In cases that are litigated to conclusion a party
  may be deemed prevailing for purposes of a fee award
  in the civil action prior to the losing party having
  exhausted its final appeal. A fee award may thus be
  appropriate where the party has prevailed on the
  interim order which was central to the case. Parker
  v. Matthews, 411 F. Supp. 1059, 1064 (D.D.C. 1976), or
  where an interlocutory appeal is "sufficiently
  significant and discrete to be treated as a separate
  unit", Van Hoomissen v. Xerox Corp., 503 F.2d 1131,
  1133 (9th Cir. 1974).

H.R.Rep. No. 1418 at 11, reprinted in 1980, U.S.Code Cong. & Ad. News at 4990. In short, plaintiffs are prevailing parties for attorney' fees purposes "`if they succeed on any significant issue in litigation which achieves some of the benefit the parties sought in bringing suit.'" Hensley v. Eckerhart, 461 U.S. 424, 433, 103 S.Ct. 1933, 1939, 76 L.Ed.2d 40 (1983), quoting from Nadeau v. Helgemoe, 581 F.2d 275, 278-79 (1st Cir. 1978). When the administrative procedures for determining disability claims are considered and the limited purpose of the proceedings before the district court recognized, it is evident that in some circumstances a remand represents both success on a significant issue and achievement of much of the benefit sought by plaintiff in bringing the suit.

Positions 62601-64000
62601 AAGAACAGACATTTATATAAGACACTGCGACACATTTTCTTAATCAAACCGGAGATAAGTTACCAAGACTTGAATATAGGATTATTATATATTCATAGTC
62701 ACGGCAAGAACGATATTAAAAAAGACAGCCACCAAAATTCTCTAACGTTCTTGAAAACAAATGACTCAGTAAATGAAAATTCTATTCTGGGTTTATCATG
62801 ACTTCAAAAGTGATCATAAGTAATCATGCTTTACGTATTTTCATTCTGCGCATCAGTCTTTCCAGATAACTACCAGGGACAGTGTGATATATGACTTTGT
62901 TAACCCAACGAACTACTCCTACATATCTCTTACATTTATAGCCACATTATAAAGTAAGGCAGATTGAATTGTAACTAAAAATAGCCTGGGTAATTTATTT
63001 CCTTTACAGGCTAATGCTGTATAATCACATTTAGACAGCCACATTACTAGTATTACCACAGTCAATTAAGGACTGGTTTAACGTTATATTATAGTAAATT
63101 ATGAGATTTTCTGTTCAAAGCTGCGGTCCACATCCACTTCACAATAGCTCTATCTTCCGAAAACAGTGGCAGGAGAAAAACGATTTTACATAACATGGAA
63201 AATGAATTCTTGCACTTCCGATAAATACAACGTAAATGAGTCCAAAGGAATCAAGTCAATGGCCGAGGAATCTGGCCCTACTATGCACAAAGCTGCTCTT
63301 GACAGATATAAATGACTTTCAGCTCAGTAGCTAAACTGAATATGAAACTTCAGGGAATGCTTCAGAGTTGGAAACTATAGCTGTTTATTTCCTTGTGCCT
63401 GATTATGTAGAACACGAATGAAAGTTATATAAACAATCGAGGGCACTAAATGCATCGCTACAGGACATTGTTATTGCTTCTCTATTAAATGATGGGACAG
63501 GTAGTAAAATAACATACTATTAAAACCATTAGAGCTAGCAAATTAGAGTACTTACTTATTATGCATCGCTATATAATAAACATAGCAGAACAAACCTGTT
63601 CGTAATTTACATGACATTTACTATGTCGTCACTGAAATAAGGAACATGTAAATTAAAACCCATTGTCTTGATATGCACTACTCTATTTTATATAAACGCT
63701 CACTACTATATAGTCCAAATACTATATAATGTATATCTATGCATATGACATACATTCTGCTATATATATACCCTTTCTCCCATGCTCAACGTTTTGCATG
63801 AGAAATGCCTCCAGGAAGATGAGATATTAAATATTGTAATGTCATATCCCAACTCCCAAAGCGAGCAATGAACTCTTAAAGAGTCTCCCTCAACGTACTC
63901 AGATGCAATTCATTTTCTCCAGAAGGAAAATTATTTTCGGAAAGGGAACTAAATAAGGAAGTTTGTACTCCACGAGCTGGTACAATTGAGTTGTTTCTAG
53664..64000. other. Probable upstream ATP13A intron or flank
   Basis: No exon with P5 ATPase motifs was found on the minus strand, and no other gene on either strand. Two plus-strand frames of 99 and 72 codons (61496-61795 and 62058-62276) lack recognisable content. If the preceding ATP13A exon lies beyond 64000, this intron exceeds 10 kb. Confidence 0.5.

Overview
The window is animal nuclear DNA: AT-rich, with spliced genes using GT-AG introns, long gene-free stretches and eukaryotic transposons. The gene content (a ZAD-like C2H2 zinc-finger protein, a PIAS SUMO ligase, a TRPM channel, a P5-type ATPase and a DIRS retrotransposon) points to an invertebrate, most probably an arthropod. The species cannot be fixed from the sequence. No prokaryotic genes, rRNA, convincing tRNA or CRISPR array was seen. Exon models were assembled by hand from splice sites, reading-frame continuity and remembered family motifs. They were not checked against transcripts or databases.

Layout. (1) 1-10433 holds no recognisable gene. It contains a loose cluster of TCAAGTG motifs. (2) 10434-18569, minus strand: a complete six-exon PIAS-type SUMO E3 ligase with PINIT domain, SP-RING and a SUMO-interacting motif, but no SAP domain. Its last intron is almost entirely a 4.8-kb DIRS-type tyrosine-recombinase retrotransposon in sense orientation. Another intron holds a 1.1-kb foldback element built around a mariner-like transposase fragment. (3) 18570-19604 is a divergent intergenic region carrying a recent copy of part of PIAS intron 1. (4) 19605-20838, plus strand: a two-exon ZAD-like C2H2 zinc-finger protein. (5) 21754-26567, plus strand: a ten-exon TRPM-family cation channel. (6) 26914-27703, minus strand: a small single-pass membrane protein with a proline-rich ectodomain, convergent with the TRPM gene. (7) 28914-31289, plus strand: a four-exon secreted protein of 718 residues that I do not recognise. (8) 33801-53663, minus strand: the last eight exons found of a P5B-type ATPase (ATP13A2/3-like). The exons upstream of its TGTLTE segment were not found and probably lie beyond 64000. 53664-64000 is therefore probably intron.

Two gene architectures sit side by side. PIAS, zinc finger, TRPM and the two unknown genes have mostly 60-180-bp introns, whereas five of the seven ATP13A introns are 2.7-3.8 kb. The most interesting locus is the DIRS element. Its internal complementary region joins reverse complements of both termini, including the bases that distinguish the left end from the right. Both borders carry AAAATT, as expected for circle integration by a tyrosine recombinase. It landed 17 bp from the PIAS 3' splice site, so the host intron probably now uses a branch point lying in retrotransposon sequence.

To make out a prima facie case of disability, claimants must show that an impairment prevents the performance of past work. Whitney v. Schweiker, 695 F.2d 784, 786 (7th Cir. 1982). Once a claimant makes out a prima facie case of disability, the Secretary has the burden of going forward with proof that there is available some other kind of "substantial gainful employment" the claimant can perform. Id.